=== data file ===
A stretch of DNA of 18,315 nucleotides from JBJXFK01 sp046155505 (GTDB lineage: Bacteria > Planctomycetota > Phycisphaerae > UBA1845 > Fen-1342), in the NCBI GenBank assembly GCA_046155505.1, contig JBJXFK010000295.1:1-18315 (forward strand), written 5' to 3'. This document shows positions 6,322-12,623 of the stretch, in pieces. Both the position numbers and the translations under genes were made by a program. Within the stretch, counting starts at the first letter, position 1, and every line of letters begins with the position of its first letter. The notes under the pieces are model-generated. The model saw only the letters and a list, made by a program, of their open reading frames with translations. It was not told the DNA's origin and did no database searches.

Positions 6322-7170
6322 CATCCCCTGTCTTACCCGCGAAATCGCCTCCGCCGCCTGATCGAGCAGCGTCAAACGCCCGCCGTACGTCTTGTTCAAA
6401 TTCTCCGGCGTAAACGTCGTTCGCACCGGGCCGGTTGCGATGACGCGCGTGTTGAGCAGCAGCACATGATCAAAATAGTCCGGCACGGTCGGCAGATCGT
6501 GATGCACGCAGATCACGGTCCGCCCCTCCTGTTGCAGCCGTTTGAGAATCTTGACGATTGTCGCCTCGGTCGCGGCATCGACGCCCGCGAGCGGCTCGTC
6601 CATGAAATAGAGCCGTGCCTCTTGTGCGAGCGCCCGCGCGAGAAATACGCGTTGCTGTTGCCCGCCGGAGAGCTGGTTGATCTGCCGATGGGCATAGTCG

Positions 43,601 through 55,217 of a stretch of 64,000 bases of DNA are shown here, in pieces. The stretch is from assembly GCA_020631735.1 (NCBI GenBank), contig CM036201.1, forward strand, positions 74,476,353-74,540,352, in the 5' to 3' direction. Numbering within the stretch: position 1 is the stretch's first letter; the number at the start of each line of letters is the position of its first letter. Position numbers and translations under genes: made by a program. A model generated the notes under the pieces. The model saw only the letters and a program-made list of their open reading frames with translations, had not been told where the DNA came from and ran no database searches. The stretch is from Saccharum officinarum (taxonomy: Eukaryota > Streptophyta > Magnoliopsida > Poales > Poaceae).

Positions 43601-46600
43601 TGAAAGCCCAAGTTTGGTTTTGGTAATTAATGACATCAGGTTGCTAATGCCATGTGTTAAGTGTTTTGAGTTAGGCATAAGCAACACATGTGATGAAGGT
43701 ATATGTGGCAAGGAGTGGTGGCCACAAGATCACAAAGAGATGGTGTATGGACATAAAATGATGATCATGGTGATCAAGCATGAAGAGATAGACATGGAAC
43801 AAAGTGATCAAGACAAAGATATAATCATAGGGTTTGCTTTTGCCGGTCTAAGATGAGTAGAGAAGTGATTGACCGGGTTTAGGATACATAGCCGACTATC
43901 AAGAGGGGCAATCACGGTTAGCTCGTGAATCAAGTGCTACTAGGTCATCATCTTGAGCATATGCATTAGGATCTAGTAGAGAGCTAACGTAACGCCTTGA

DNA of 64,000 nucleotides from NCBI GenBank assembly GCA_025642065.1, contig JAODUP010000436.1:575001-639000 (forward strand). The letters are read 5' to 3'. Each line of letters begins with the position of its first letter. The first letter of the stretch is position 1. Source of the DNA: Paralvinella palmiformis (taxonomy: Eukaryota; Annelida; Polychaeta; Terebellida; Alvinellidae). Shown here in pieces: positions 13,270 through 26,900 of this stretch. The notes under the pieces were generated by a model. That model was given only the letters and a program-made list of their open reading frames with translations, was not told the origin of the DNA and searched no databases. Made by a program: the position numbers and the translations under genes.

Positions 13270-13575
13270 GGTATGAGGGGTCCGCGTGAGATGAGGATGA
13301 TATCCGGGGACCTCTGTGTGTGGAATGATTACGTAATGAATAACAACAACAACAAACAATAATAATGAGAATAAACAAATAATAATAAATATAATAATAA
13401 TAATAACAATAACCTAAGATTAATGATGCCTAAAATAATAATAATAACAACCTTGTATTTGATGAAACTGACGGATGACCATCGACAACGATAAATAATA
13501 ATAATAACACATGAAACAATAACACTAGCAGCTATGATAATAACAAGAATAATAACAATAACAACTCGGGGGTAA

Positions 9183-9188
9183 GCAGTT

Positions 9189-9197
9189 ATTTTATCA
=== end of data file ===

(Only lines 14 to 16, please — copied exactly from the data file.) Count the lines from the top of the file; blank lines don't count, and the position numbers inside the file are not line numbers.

Positions 13270-13575
13270 GGTATGAGGGGTCCGCGTGAGATGAGGATGA
13301 TATCCGGGGACCTCTGTGTGTGGAATGATTACGTAATGAATAACAACAACAACAAACAATAATAATGAGAATAAACAAATAATAATAAATATAATAATAA